As stated in Mr. Ward’s e-mail, DHSS did in fact put forward a request to the Missouri Legislature to remove the provision from Missouri law providing that birth and death listings are available upon request.
Specifically, DHSS lobbied to have the Missouri Legislature remove the provision in Section 193.245 that provides that birth and death listings are available upon request.
The court finds the DHSS is obligated to produce these records. The law clearly states the DHSS “may disclose” the information Reclaim the Records requested. Nothing forbids the production of these records. Not only that, but it will have to do so for even less than the $ 5,000 it last quoted. The court says the allowable charges are only $ 2,557.30 — a total it arrived at after stripping the cruft from the DHSS’s quoted hourly rate of pay, decreasing it from $ 42.50/hour to $ 20.65/hour. This final total is “three-tenths of one percent of DHSS’ original $ 1.49 million estimate.”
The court doesn’t care for the government’s actions at all.
This secret plan represents an utter disdain for “the public policy of this state that … records … of public governmental bodies be open to the public unless otherwise provided by law.” Mo. Rev. Stat. § 610.011.1. Governmental bodies are not allowed to deny requests and then seek a law closing them; instead, they may only close records that are closed by existing law.
It is also important to consider the chronology of events—specifically, the fact DHSS’ denial came only after Ms. Ganz’s counsel had debunked the original $ 1.49 million demands for fees, which was clearly intended to be a back-door denial of Ms. Ganz’s requests. And when DHSS refigured its cost estimate using information supplied by Ms. Ganz’s counsel, it arrived at an estimate of approximately $ 5,000—still significantly higher than the allowable charges, but in a range that Ms. Ganz might consider paying.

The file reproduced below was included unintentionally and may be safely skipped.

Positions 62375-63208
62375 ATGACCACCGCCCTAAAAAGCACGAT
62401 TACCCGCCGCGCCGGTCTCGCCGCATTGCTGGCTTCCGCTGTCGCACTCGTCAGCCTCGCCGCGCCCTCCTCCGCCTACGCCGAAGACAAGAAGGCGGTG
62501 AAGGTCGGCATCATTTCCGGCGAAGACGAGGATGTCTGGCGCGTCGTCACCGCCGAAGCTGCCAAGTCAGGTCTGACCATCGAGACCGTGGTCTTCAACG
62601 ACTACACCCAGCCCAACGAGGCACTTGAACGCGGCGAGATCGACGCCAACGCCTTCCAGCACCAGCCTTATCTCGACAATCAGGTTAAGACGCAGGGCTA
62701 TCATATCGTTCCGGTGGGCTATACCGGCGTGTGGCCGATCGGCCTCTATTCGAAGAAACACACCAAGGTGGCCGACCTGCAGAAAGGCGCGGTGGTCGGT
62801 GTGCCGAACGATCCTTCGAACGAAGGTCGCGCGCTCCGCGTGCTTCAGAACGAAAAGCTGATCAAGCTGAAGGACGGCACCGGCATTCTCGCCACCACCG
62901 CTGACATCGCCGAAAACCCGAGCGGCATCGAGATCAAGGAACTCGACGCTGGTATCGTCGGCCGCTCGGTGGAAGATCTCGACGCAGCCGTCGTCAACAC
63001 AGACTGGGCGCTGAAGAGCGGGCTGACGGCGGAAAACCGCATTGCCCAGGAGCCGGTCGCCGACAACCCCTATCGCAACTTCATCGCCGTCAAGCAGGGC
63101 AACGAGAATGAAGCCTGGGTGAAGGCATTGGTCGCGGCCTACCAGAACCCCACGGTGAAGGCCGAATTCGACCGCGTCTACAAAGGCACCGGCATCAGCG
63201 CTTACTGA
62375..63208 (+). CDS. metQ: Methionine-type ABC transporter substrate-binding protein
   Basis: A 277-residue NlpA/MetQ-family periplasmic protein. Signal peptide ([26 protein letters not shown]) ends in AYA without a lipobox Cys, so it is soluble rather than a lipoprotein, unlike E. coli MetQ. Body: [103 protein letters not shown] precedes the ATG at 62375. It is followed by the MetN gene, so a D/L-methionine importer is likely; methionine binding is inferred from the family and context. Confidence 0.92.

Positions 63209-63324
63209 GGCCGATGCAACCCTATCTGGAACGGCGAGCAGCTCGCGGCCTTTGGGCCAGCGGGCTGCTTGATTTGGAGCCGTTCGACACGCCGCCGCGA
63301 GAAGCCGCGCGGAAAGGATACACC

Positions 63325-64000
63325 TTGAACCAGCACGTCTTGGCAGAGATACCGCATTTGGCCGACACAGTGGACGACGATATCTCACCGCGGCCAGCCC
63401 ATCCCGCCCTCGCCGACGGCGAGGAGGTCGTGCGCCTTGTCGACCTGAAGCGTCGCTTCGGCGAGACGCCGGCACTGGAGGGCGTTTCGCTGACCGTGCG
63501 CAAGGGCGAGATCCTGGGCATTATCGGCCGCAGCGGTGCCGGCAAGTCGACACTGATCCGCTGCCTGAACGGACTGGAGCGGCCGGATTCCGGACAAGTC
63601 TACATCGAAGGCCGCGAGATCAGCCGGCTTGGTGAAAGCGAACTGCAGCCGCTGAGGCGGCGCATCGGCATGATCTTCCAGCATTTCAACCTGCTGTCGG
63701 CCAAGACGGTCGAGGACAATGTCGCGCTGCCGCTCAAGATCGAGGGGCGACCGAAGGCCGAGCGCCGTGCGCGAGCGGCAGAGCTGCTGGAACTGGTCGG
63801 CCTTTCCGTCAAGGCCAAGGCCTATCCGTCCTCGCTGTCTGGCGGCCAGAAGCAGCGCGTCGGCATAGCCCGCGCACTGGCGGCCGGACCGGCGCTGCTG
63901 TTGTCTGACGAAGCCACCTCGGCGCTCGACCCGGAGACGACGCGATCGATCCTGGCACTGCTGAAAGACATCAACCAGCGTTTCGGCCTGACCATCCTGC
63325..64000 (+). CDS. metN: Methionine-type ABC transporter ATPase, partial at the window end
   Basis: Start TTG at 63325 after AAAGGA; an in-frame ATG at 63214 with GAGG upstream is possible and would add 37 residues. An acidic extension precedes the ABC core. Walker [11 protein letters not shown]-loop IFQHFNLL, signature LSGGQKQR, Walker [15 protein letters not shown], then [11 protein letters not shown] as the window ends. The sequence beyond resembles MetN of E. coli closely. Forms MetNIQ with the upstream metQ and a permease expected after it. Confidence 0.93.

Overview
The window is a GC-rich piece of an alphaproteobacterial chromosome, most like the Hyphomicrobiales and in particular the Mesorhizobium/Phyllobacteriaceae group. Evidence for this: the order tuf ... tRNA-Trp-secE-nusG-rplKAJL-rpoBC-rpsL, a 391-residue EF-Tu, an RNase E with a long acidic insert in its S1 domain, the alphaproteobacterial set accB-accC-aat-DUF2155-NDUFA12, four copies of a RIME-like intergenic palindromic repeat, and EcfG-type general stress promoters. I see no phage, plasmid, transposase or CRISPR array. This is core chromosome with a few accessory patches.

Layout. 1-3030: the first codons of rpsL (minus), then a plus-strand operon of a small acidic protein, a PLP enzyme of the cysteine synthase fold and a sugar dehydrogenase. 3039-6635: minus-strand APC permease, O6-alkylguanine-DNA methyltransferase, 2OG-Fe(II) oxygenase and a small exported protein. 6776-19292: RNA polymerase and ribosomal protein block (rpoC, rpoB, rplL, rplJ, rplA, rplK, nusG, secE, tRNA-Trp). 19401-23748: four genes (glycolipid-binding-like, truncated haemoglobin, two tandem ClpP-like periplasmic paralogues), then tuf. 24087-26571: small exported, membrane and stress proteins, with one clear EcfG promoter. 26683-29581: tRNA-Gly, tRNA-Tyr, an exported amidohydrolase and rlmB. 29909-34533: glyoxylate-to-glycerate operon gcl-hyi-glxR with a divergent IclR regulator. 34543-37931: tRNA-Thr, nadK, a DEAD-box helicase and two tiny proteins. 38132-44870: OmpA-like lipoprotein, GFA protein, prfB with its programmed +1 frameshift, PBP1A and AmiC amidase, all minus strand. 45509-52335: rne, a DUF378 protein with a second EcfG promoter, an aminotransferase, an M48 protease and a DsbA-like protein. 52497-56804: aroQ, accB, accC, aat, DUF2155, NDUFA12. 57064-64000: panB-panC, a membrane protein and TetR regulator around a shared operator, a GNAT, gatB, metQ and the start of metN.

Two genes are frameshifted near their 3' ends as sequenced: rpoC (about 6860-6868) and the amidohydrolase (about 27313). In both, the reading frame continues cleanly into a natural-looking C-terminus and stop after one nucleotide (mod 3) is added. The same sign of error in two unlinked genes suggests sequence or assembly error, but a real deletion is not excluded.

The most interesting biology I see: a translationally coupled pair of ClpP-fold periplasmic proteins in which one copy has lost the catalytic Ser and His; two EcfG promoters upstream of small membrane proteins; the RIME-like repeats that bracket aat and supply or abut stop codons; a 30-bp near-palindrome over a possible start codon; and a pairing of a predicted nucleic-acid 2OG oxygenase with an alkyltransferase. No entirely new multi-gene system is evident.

Faced with this reality, DHSS had to scramble to find a way to prevent the disclosure. It found that way when Mr. Land provided a literal roadmap to achieve DHSS’ illicit goal: deny the request, make Ms. Ganz sue, and then use the delay caused by the resulting lawsuit to go to the Missouri Legislature and try to get them to change the law to close otherwise open records. It is hard to imagine a more purposeful plot.
For these willful violations of the state’s Sunshine Law, DHSS has been hit with $ 12,000 in fines, payable to Reclaim the Records. It is also now liable for Reclaim’s legal fees, which are yet to be determined. Unfortunately, these payments will come out of taxpayers’ pockets, which kind of limits the deterrent effect. But it’s clear the government never had any intention of following the law. Worse, it tried to have the law changed to align with its desire for opacity — an amendment that would have produced zero net benefit for residents of the state. It’s a pretty bold move to charge constituents for the privilege of having less access to public records. Fortunately, none of this worked out for the DHSS.